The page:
Putin: Sanctions Against North Korea ‘Useless and Ineffective,’ They Will ‘Eat Grass’ Before Giving Up Nukes

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Speaking at the BRICS summit in China on Tuesday, Russian President Vladimir Putin said further sanctions against North Korea “would now be useless and ineffective,” because “they will eat grass but they will not turn away from the path that will provide for their security.”

“What can establish security? The restoration of international law. We should promote dialogue among all interested parties,” Putin added, without explaining what kind of “dialogue” would convince North Korea to give up its often-stated unshakable goal of developing nuclear missiles—a goal Putin himself said the North Koreans would not surrender, even if sanctions impoverished them to the point of eating grass to survive.

Putin’s comments about North Korea justifiably fearing for its own “security” sound like a tacit endorsement of Pyongyang’s demands for an end to joint U.S.-South Korean military drills as a precondition for further talks.

Putin simultaneously described sanctions against North Korea as the “road to nowhere,” warning of a possible humanitarian catastrophe if food and fuel shipments to Kim Jong-un’s poverty-stricken subjects are interrupted, and yet also said Russia is willing to discuss “some details” about further punitive measures.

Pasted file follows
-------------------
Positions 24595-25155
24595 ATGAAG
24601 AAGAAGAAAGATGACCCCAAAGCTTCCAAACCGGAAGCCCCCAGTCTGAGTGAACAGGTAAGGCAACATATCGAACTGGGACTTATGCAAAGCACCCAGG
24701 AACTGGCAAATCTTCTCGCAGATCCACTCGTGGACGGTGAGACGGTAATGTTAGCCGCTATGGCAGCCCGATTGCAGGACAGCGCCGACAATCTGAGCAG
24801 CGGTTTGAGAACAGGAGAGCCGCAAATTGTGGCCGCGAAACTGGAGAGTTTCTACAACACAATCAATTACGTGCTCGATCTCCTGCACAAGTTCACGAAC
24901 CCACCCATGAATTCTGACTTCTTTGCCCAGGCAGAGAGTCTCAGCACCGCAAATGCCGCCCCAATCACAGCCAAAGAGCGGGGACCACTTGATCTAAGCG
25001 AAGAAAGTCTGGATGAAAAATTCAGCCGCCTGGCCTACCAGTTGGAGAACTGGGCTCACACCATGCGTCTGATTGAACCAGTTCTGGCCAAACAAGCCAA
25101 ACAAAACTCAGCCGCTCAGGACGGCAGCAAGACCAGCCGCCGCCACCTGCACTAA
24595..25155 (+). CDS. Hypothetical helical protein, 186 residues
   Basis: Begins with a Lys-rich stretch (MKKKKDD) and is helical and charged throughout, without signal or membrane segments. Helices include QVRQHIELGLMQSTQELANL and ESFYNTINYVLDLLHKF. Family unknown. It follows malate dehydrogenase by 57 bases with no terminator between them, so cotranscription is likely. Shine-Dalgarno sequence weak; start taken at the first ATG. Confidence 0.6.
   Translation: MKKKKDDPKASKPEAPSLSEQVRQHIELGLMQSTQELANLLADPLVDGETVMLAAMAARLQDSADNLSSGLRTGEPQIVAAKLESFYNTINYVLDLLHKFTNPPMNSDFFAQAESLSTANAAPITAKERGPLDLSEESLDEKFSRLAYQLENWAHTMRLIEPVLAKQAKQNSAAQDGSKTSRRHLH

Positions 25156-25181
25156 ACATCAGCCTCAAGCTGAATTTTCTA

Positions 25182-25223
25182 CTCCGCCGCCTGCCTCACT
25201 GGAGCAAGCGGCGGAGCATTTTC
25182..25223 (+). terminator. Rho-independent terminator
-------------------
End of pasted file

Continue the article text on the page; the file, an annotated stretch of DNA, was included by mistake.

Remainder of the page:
He then mocked the notion of the United States asking Russia for help with North Korea after slapping Russia with sanctions because of the situation in Ukraine, and Russian interference in the 2016 U.S. presidential election.

“It’s ridiculous to put us on the same list as North Korea and then ask for our help in imposing sanctions on North Korea. This is being done by people who mix up Australia with Austria,” the Russian president sneered.

Putin falsely claimed that Russia conducts no significant trade with North Korea, when in fact Russia supplies a great deal of North Korea’s fuel, imports slave labor from them, and increased its trade with them by an estimated 73 percent in the first few months of 2017. The U.S. State Department criticized Russia earlier this summer for increasing trade with North Korea to alleviate the pressure from China ratcheting up sanctions against the rogue regime.

Putin did include some warnings and criticism for North Korea in his remarks. He said Russia “condemns North Korea’s exercises, we consider that they are a provocation.”

“We should not forget, and North Koreans should not forget, what happened in Iraq,” Putin said, although given his other comments about “military hysteria” potentially leading to “global catastrophe,” this might have been meant as a slam against a supposedly war-feverish United States as much as a dire warning for North Korea.

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